Mexican-Inspired Breakfast Burrito

You won’t miss a beat with this breakfast burrito! Cook once and enjoy again by doubling or tripling this recipe to share or eat throughout the week. It’s a colorful, balanced, and nutrient-packed dish that can be enjoyed for lunch or dinner as well. After all, who doesn’t love all-day breakfast? Bonus – adding black beans offers potent antioxidants, known for their role in brain health. (4)

Mexican Inspired Burrito
This breakfast burrito is a colorful, balanced, and nutrient-packed dish that can be enjoyed for lunch or dinner.

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Prep Time 10 mins
Cook Time 8 mins
Course Main Course
Cuisine Mexican
Diet Gluten Free
Servings 1

Equipment

  • Skillet
  • Small bowl

Ingredients
  

  • ¼ russet potato
  • 3 cremini mushrooms
  • medium zucchini
  • 2 kale leaves
  • 1 egg
  • ¼ cup shredded lite chedder cheese (or vegan cheese)
  • 2 tbsp salsa
  • 1 whole grain toritalla

Optional ingredients

  • ½ cup black beans
  • ½ small Haas avocado
  • hot sauce to taste

Instructions
 

  • Dice the potato and cook in a skillet over medium heat. Add ¼ cup water and cover with a lid to speed up the cooking process.
  • While the potato is cooking, dice the zucchini and mushrooms. Add these and the olive oil to the skillet when the potato is almost fully cooked.
  • In a separate bowl, rip the kale into small pieces and scramble with an egg, then add these to the skillet. If adding beans, drain, rinse, and add them to the skillet as well. Rinsing reduces sodium by 40%. Let everything cook together until the egg is set and the kale tender.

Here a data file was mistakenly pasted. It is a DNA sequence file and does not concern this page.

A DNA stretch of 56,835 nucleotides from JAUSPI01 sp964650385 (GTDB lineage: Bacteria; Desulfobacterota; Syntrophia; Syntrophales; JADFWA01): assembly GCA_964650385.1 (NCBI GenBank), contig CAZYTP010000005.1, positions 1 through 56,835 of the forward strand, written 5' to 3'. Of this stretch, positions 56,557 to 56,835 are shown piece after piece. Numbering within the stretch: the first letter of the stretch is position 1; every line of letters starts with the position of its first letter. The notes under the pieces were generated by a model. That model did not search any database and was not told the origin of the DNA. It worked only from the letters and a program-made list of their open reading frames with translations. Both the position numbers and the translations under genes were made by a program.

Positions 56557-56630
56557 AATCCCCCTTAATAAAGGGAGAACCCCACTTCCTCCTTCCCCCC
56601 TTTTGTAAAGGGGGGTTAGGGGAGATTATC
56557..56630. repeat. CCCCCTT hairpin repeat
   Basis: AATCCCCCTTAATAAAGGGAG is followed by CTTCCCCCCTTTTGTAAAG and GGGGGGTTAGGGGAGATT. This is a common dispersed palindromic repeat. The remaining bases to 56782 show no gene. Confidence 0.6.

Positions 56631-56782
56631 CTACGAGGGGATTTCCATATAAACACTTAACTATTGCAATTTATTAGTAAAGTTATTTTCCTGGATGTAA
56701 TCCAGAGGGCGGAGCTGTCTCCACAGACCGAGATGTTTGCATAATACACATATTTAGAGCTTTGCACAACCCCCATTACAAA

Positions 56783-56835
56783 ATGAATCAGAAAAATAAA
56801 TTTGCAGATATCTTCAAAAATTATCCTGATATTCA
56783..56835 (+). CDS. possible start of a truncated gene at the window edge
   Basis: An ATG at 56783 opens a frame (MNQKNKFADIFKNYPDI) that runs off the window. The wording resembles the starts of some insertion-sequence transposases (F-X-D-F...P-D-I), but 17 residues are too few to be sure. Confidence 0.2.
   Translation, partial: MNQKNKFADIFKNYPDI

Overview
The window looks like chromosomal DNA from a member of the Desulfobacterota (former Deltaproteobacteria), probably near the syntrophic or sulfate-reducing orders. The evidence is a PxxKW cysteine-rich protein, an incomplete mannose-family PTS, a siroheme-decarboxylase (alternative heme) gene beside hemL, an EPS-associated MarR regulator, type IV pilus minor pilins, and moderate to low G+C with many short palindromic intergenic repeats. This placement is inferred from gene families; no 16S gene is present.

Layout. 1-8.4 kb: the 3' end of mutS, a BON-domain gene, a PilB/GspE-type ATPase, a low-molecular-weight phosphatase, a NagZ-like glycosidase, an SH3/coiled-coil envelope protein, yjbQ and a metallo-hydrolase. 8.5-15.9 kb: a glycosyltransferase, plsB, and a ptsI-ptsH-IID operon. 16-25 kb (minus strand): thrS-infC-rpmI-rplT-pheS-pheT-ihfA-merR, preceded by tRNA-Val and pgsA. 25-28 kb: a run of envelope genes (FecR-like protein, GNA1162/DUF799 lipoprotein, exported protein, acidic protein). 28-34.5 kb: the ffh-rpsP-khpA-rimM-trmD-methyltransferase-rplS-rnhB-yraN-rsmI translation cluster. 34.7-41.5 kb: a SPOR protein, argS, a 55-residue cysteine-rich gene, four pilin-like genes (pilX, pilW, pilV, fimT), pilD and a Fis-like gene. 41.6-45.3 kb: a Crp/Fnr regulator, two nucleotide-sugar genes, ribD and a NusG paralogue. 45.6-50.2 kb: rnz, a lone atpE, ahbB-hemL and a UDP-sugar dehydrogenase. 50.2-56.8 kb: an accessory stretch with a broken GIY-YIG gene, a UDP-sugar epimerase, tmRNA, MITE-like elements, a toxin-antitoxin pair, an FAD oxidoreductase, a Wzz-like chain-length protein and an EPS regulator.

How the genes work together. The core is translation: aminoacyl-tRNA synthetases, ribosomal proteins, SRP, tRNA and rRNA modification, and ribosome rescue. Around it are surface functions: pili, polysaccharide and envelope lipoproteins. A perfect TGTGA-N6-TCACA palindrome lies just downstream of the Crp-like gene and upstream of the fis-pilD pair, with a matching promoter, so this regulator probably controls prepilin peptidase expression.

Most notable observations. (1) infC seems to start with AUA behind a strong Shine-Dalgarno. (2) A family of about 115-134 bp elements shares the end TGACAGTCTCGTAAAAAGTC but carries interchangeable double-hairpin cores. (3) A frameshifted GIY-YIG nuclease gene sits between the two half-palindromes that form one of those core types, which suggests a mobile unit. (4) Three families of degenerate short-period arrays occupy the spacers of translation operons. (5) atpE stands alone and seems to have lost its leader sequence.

• Then, warm the tortilla, transfer the skillet mixture and the remaining ingredients to the tortilla. Roll up into a burrito and enjoy!

Nutrition

Nutrition Facts
Mexican-Inspired Breakfast Burrito
Amount Per Serving (1 g)
Calories 418 Calories from Fat 180
% Daily Value*
Fat 20g31%
Saturated Fat 6g38%
Trans Fat 0g
Sodium 790mg34%
Potassium 1003mg29%
Carbohydrates 39g13%
Fiber 7g29%
Protein 21g42%
Calcium 392mg39%
Iron 4mg22%
* Percent Daily Values are based on a 2000 calorie diet.
Tried this recipe?Tag @melissashealthyliving on Instagram!

Optional Ingredient Nutrition Facts

½ cup canned black beans: Kcal 113; Carb 20g; Pro 8g; Fat 0g; Sat. Fat 0g; Fiber 7g; Omega-3 0.1g; Sodium 185mg; Potassium 304mg; Magnesium 60mg; Vit D 0IU; Calcium 23mg; Iron 2mg

½ small avocado: Kcal 114; Carb 6g; Pro 1g; Fat 10g; Sat. Fat 1g; Fiber 5g; Omega-3 0.1g; Sodium 5mg; Potassium 345mg; Magnesium 20mg; Vit D 0IU; Calcium 9mg; Iron 0.4mg

For more brain health information and to learn more about Neuriva, visit Neuriva.com.

References

  1. https://wholegrainscouncil.org/blog/2015/08/survey-two-thirds-americans-make-half-their-grains-whole, Accessed March 24, 2022.
  2. Tiarnán D. Keenan, Elvira Agrón, Julie A. Mares, Traci E. Clemons, Freekje van Asten, Anand Swaroop, Emily Y. Chew. Adherence to a Mediterranean diet and cognitive function in the Age-Related Eye Disease Studies 1 & 2. Alzheimer’s & Dementia, 2020; DOI: 10.1002/alz.12077
  3. Claire T. McEvoy, Heidi Guyer, Kenneth M. Langa, Kristine Yaffe. Neuroprotective Diets Are Associated with Better Cognitive Function: The Health and Retirement Study. Journal of the American Geriatrics Society, 2017; DOI: 10.1111/jgs.14922
  4. https://www.ncbi.nlm.nih.gov/pmc/articles/PMC6930593/ Accessed March 24, 2022.